CURWOOD: Would it be worth it to the United States and Western Europe simply to write a check to the former Soviet Union to take care of these reactors?
GELLERMAN: Well you know, Steve, it's an interesting question because if there was an explosion at Chernobyl in the ruined reactor, it would only recontaminate the30-mile zone around the reactor, which is basically evacuated now. If there was a Chernobyl-type explosion in Lithuania, existing reactors in Russia, it would be definitely worth it because the final price tag for Chernobyl is going to be measured in the hundreds of billions of dollars.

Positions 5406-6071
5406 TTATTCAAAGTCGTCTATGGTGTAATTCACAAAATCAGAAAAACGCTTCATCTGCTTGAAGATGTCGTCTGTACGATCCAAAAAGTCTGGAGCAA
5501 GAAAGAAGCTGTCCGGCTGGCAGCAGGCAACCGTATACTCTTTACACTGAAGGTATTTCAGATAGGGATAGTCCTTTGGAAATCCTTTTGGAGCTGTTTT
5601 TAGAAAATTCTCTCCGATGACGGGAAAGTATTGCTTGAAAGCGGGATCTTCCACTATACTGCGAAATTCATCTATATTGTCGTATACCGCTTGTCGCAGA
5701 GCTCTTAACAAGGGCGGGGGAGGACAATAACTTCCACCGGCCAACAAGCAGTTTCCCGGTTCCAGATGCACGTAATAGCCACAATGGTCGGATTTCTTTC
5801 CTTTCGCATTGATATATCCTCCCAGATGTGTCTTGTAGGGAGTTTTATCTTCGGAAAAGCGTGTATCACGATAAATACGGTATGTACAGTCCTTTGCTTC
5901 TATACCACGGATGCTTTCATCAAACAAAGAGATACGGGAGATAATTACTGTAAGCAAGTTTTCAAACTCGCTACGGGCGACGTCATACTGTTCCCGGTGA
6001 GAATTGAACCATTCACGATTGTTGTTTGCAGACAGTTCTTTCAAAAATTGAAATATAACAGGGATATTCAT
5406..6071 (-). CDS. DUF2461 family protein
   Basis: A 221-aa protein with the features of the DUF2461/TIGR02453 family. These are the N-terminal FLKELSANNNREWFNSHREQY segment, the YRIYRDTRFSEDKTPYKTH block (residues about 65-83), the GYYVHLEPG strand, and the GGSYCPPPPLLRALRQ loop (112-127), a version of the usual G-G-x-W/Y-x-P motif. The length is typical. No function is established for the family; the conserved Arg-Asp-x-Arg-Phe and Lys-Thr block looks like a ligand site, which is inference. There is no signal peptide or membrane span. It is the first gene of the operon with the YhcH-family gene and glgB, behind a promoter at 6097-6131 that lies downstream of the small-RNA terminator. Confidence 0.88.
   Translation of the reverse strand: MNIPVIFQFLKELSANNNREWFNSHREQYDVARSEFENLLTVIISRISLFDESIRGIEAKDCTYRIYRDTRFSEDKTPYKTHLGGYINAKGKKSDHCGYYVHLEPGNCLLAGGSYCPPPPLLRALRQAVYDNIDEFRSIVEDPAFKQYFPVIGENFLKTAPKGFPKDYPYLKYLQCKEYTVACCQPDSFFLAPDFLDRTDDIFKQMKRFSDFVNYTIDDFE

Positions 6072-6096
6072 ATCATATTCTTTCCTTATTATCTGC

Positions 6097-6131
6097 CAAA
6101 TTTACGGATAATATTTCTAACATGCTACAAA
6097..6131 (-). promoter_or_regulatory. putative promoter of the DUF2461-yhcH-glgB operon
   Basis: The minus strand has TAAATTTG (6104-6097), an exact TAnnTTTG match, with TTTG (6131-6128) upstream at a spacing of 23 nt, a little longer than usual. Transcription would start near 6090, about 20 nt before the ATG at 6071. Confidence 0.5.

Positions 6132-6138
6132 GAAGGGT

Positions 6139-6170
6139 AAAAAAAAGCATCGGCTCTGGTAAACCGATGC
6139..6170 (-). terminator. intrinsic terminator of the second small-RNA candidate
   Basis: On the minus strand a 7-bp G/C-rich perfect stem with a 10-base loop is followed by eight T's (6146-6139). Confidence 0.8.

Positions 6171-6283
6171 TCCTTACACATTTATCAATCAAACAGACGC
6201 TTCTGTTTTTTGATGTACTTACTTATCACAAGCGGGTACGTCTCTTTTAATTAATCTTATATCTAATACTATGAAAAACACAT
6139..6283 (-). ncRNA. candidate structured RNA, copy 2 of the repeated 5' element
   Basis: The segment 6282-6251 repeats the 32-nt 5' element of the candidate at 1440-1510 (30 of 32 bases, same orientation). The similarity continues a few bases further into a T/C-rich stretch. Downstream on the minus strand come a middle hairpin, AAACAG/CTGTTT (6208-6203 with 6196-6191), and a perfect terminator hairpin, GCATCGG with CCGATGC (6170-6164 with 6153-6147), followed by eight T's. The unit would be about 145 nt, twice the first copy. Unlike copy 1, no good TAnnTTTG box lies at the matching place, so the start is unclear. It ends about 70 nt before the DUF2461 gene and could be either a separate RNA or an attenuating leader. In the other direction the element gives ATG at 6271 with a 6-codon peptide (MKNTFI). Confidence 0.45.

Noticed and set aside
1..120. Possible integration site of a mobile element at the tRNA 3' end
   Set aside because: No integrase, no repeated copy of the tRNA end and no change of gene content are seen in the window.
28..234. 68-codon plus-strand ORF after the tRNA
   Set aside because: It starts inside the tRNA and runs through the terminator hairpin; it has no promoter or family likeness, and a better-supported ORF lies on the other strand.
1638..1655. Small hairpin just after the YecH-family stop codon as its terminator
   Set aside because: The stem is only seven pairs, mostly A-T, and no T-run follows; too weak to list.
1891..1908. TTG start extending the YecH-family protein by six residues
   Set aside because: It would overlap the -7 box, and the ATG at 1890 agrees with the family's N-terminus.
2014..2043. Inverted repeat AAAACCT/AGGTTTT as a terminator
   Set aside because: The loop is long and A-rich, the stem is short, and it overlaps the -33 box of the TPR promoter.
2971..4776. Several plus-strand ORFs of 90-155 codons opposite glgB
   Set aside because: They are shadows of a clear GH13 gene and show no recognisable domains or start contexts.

CURWOOD: Bruce Gellerman is with member station WBUR in Boston. His last trip to Chernobyl was in 1996. Bruce, thanks for taking this time with us.
GELLERMAN: My pleasure, Steve.
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CURWOOD: The Clean Air Act requires reduced ozone and carbon monoxide in many urban areas. California, with 9 of the 10 most air polluted cities in the country, has some of the strictest air quality standards. To meet the standards, oil companies have reformulated gasoline using an additive called MTBE, and for the past year California has required it in all gasoline sold in the state. The Environmental Protection Agency classifies MTBE as a possible carcinogen, and it is showing up in water, leading some critics to ask whether the state is sacrificing its water supply for cleaner air. Cheryl Colopy reports.